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The Micro-Moments That Matter To Marketers

28/04/2016 8:10 AM IST | Updated 15/07/2016 8:26 AM IST
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Digital Branding Series #1: Understanding the micro-moments in a consumer's journey in non-Cartesian reality

Micro-moments are what every marketer is talking about today--those moments of intent in the lives of consumers, where they want to know, go or buy immediately and without any delay. Economic success is determined by the ability of intelligent platforms to curate these interactions and the ability of marketers to capitalize on and convert a multitude of such moments, every moment.

What about the journey of an individual?

In a Cartesian world, our lives could be mapped along definite oppositions such as mind versus body, space versus time, and so on. In that orderly world, time itself moves along a definite axis with fixed intervals and events could be mapped at definite coordinates.

Some moments are pivotal in action and consequence; others become pivotal in perception and remembrance.

In our perceived reality, however, certain moments matter more.

As we lead our lives, certain moments or junctures stand out as being more important or casting a bigger shadow on our lives. The way we perceive and recall and imagine these moments--how our minds can swiftly go back in time to certain memories or swiftly move ahead to imagine certain happenstances--determines the import and impact of the moment itself. Some moments are pivotal in action and consequence; others become pivotal in perception and remembrance.

In mathematical visualization, our life instead of moving along a uniformly graduated axis, moves in the complex multidimensional possibility of space and time. Each moment has its own depth, its own heft. Certainly, a moment in our life that intersects with a moment in the lives of others, acquires greater importance. But it is not just the sheer collision of paths, of chance happenings and meetings that explodes and expands the importance of a moment. The importance of a moment also depends on how attached or detached we are, as individuals, to its possible outcomes, how much we value the spaces into which the moment takes us. Our life can, thus, be envisaged as a multi-dimensional bubble map.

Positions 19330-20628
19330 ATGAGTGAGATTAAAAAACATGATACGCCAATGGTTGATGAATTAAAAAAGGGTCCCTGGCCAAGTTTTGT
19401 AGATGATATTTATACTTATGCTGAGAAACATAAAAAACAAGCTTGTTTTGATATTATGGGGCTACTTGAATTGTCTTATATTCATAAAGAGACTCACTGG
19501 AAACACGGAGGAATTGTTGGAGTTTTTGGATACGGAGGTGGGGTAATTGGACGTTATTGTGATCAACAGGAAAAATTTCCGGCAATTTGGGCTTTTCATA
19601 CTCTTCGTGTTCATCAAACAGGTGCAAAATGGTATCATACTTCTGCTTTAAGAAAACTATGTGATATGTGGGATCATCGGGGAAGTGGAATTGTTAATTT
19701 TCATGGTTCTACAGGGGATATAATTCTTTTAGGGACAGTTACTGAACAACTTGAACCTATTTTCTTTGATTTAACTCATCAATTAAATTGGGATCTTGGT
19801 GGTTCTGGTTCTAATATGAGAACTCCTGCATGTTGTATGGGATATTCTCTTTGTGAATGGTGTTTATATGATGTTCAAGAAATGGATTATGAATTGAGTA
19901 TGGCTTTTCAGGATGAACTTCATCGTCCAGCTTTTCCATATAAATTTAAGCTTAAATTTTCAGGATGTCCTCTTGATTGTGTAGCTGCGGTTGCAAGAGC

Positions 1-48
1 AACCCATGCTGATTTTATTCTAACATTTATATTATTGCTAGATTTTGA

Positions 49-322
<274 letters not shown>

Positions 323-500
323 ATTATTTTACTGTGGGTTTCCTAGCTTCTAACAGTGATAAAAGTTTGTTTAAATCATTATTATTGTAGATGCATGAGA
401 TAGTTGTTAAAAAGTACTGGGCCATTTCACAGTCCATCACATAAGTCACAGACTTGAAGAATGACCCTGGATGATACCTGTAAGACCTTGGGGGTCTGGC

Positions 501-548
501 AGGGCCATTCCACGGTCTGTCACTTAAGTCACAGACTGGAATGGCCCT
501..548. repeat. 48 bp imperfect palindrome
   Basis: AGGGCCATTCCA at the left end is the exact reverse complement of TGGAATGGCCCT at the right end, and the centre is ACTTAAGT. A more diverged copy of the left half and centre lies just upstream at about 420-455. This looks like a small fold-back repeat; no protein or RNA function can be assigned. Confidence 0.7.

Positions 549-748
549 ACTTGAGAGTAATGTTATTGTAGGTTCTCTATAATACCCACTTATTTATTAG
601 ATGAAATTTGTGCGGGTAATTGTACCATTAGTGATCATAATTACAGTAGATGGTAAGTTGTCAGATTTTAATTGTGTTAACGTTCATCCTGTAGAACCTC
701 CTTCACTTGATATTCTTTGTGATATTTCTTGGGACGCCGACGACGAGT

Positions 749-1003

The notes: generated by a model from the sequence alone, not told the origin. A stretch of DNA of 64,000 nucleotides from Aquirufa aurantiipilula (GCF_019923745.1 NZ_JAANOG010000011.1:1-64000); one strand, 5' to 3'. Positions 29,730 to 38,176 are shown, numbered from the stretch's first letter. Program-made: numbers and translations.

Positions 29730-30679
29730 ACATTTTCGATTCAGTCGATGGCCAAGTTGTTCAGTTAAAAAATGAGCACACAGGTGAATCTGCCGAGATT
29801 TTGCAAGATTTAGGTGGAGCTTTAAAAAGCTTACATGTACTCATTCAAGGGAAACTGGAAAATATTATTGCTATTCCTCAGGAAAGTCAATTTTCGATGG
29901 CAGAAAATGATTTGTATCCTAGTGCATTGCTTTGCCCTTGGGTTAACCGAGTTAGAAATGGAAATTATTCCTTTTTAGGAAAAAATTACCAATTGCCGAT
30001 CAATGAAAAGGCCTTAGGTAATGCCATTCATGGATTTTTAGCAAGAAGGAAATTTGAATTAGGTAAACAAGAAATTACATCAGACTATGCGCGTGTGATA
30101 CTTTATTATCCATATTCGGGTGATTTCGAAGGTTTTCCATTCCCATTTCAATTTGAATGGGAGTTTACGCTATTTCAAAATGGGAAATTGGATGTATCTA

[T]he micro-moments that matter to marketers... possibly reside in the interstices of the moments that matter to us.

Storytelling has followed a similar arc over the ages.

In the one-dimensional approach of myths, fables and legends of yore, we followed the chronological story of the protagonist from a distance. But in the modern novel, the axes of time and space are shattered. We enter the story at any one point or event, and can move backward to a memory or move forward to a dream. These conscious moments are strung together like beads in the narrative of the story. As in a slow motion action replay, these moments that matter move not at the same pace as the rest of our lives; instead they acquire details and emotions and interactions, slowing down time itself and magnifying this singular moment that matters.